Which red wines to pair with fall braises and stews

 red wine
Glasses and a bottle of red wine.
(Kirk McKoy/Los Angeles Times)

Who doesn’t love the scent of a stew simmering on the stove? Gray skies, a distinct chill in the air, a mohair throw on the couch means it’s time for braises and stews and for the red wines that go with them. But which bottle to use? Save the rest of your rosé for warmer weather and break out the Zins, the Pinots and the Rhone blends for a braised brisket, beef or tripe stew, or Provençal-style daube.  

Here’s a handful of suggestions, most available — or something very similar — at local wine shops.

2012 Pio Cesare Barbera d’Alba (Piedmont, Italy) About $20

Full and deep in flavor, with notes of plum, spice and chocolate, this Barbera from one of Piedmont’s oldest wineries shows elegance and balance.  Vivid and food-friendly, the wine is aged in a combination of large oak casks and for the last few months, smaller French oak barrels. 


2012 Saldo California Zinfandel (California) From $26 to $30.

An opulent California Zinfandel made by the Prisoner Wine Co. Dark ruby, with concentrated flavors of blackberries and dark cherries, the 2012 Saldo is big and bold, but dialed back just enough to call it elegant. Maybe it’s the touch of Petite Sirah and Syrah in the blend. This is a wine that could make you fall in love with Zinfandel again.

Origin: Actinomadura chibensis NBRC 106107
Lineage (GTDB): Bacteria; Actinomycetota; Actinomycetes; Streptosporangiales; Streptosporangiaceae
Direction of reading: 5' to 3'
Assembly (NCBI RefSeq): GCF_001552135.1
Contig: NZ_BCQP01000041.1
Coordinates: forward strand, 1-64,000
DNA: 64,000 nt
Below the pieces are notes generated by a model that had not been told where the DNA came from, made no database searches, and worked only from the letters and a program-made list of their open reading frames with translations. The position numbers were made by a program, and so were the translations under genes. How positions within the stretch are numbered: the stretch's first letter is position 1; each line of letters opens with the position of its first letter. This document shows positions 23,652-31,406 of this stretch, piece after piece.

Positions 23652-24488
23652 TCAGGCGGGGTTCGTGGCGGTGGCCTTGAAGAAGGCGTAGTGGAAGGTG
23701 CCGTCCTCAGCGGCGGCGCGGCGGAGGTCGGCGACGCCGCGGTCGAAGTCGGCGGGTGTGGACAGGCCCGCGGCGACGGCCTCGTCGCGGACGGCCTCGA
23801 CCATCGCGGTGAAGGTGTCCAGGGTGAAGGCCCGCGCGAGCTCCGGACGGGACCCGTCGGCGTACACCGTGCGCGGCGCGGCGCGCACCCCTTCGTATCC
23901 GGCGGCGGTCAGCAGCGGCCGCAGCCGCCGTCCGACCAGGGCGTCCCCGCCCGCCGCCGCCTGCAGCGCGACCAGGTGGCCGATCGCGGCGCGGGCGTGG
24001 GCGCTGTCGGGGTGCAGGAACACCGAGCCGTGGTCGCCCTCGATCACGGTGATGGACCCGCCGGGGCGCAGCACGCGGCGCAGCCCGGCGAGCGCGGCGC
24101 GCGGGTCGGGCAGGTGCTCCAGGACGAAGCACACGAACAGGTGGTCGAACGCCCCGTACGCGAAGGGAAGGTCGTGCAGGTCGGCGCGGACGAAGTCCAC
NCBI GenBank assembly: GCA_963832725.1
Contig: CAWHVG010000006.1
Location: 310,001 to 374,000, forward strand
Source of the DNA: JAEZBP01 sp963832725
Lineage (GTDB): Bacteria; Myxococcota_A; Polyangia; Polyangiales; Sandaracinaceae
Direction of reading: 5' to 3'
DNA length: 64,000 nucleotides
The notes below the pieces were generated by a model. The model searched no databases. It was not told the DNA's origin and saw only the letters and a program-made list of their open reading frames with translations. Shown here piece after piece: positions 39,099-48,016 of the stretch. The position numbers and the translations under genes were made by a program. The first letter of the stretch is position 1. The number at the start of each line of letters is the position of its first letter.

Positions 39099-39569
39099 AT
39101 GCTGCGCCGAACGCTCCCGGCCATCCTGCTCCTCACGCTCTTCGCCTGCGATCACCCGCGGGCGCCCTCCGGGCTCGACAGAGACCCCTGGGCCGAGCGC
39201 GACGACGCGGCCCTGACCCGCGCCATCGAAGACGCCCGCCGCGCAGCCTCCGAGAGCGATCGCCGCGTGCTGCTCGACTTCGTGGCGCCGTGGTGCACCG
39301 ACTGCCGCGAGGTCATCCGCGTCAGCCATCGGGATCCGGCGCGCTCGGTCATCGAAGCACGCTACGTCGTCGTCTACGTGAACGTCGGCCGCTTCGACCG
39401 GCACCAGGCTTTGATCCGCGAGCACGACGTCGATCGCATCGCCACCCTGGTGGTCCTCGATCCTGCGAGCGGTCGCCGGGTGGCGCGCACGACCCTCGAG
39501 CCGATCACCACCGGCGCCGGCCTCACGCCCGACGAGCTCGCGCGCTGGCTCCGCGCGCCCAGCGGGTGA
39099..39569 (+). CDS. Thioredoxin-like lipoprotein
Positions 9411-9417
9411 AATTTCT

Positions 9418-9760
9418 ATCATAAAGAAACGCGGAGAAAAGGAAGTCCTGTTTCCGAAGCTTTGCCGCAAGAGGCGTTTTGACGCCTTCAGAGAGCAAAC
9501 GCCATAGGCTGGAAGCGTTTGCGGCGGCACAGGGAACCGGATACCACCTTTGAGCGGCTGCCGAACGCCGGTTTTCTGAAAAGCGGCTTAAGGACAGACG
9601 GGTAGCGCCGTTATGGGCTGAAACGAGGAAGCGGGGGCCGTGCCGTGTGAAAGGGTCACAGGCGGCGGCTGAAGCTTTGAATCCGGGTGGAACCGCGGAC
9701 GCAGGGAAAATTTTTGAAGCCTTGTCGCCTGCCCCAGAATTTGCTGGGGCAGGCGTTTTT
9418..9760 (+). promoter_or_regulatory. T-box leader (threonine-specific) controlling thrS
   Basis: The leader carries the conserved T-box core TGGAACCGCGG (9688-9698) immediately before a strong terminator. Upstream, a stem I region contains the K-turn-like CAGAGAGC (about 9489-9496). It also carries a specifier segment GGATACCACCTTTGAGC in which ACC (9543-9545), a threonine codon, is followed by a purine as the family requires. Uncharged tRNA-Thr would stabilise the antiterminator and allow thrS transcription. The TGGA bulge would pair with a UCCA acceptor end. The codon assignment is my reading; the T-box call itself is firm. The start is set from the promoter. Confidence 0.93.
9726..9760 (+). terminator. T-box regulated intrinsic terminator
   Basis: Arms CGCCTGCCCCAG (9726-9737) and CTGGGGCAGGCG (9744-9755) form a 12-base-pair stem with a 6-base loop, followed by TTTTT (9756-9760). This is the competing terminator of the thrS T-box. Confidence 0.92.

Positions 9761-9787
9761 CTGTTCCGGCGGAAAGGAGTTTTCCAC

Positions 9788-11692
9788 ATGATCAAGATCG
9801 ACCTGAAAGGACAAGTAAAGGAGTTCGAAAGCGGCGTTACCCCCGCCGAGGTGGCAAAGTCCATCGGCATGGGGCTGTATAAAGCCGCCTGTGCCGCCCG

2012 Julien Sunier Régnié (Beaujolais, France) About $24.

Gamay makes perfect fall drinking. Look to cru Beaujolais for some of the best.  This Régnié from Dijon native (and avid surfer) Julien Sunier is a revelation. A gentler expression of Gamay, it is floral and delicately spicy. And yet it’s complex enough that you find something new in every sip. Sunier’s Morgon and Fleurie crus, like the Régnié, densely planted old vines farmed biodynamically, are worth seeking out too.  


2011 Boekenhoutskloof “The Chocolate Block” (Coastal Region, South Africa). From $28 to $40.

Boekenhoutskloof’s “The Chocolate Block” is a red Rhone blend, like a South African version of Chateauneuf-du-Pape, Syrah-dominated, but with some Cabernet in the blend. And that chocolate in the name? It’s woven into this warm, full-blooded wine, along with notes of coriander, black pepper and dark berries. 

2012 Paul Hobbs Pinot Noir Russian River Valley (Sonoma, Calif.) From $50 to $55.

A glorious, full-bodied, velvety Pinot Noir from the Russian River Valley that tastes of Santa Rosa plums, sweet spices and a smidgen of earth. The 2012 is a big Pinot, 14.4% alcohol, but it’s so well-integrated into the wine, you don’t feel it. A beautiful texture and all that bright, juicy fruit only add to its appeal. 

2012 Enkidu “E Old Vine Field Blend (Sonoma, Calif.) From $18 to $22.

This old vine field blend is 60% Zinfandel, 24% Carignane, and 8% each Alicante Bouschet and Petite Sirah, a proportion that reflects the way vines were planted in the three different vineyards that go into this appealing rustic blend. The assemblage results in a wonderfully vivid and complex red wine. With its flavors of dark berries and wild herbs, “E” recalls village wines of the southern Rhone.

2012 Château Thivin Côte de Brouilly (Beaujolais, France) From $20 to $25.

A deep wine, with some weight to it, made from Gamay vines that are over 50 years old, the 2012 Château Thivin Côte de Brouilly tastes of sun-ripened berries.  Soft tannins and a long, satisfying finish only add to its appeal. 


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